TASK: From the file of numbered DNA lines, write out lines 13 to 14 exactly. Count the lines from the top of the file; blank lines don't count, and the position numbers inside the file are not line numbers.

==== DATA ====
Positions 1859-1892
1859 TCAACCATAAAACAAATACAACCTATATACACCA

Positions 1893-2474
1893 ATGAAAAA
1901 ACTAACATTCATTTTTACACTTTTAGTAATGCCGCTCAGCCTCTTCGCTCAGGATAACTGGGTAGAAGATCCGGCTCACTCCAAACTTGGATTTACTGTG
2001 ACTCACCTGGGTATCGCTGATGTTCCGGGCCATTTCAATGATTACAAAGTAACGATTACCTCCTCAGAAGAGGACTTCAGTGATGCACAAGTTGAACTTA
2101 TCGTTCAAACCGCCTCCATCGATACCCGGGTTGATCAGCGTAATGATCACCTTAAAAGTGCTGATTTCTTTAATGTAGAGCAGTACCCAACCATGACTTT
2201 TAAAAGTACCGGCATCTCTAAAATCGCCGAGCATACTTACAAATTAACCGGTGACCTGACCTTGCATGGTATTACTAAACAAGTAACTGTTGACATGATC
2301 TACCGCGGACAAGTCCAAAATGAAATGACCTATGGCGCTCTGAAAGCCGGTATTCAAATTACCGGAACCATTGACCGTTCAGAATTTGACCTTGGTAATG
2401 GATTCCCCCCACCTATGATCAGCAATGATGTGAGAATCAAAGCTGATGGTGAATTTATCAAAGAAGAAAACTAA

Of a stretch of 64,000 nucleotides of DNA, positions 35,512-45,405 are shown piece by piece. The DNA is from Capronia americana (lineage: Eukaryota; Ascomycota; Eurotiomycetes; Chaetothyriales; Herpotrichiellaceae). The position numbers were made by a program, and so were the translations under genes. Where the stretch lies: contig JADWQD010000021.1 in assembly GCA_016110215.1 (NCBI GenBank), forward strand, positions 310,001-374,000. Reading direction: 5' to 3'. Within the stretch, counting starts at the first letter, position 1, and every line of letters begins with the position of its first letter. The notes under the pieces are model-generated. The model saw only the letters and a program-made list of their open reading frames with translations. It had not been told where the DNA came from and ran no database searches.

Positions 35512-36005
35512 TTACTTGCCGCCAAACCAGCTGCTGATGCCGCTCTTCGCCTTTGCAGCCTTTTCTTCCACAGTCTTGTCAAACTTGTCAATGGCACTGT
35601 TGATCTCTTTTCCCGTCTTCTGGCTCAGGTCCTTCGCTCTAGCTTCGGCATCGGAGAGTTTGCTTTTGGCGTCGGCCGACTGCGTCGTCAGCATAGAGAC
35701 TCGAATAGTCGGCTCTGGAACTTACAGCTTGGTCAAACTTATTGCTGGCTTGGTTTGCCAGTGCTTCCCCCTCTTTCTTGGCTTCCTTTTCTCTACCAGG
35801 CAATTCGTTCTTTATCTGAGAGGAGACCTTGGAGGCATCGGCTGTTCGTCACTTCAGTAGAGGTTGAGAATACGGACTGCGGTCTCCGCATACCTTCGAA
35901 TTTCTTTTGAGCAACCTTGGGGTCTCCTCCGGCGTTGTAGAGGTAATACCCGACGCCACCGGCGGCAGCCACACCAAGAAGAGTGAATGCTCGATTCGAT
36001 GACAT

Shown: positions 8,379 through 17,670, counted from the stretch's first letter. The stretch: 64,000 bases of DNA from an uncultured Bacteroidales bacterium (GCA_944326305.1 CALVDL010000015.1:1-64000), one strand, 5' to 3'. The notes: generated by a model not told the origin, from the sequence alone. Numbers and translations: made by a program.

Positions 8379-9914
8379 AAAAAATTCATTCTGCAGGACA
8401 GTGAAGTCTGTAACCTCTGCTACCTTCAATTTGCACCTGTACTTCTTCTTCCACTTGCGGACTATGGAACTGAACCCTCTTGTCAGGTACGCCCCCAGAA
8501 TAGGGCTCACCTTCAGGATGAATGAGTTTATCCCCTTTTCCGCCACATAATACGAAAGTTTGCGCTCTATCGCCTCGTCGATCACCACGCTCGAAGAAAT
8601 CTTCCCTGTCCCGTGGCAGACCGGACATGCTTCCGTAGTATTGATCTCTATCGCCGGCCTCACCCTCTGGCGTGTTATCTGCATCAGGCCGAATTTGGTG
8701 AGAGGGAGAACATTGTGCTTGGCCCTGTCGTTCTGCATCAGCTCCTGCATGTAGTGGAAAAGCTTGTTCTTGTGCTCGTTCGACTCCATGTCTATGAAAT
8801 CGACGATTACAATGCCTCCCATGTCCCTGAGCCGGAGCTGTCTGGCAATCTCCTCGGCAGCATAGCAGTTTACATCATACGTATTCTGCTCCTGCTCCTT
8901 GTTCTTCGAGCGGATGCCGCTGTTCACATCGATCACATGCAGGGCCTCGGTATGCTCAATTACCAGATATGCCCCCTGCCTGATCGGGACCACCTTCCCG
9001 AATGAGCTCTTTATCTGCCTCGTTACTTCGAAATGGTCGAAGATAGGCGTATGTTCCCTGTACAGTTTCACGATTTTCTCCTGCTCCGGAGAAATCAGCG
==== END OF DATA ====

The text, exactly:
35512 TTACTTGCCGCCAAACCAGCTGCTGATGCCGCTCTTCGCCTTTGCAGCCTTTTCTTCCACAGTCTTGTCAAACTTGTCAATGGCACTGT
35601 TGATCTCTTTTCCCGTCTTCTGGCTCAGGTCCTTCGCTCTAGCTTCGGCATCGGAGAGTTTGCTTTTGGCGTCGGCCGACTGCGTCGTCAGCATAGAGAC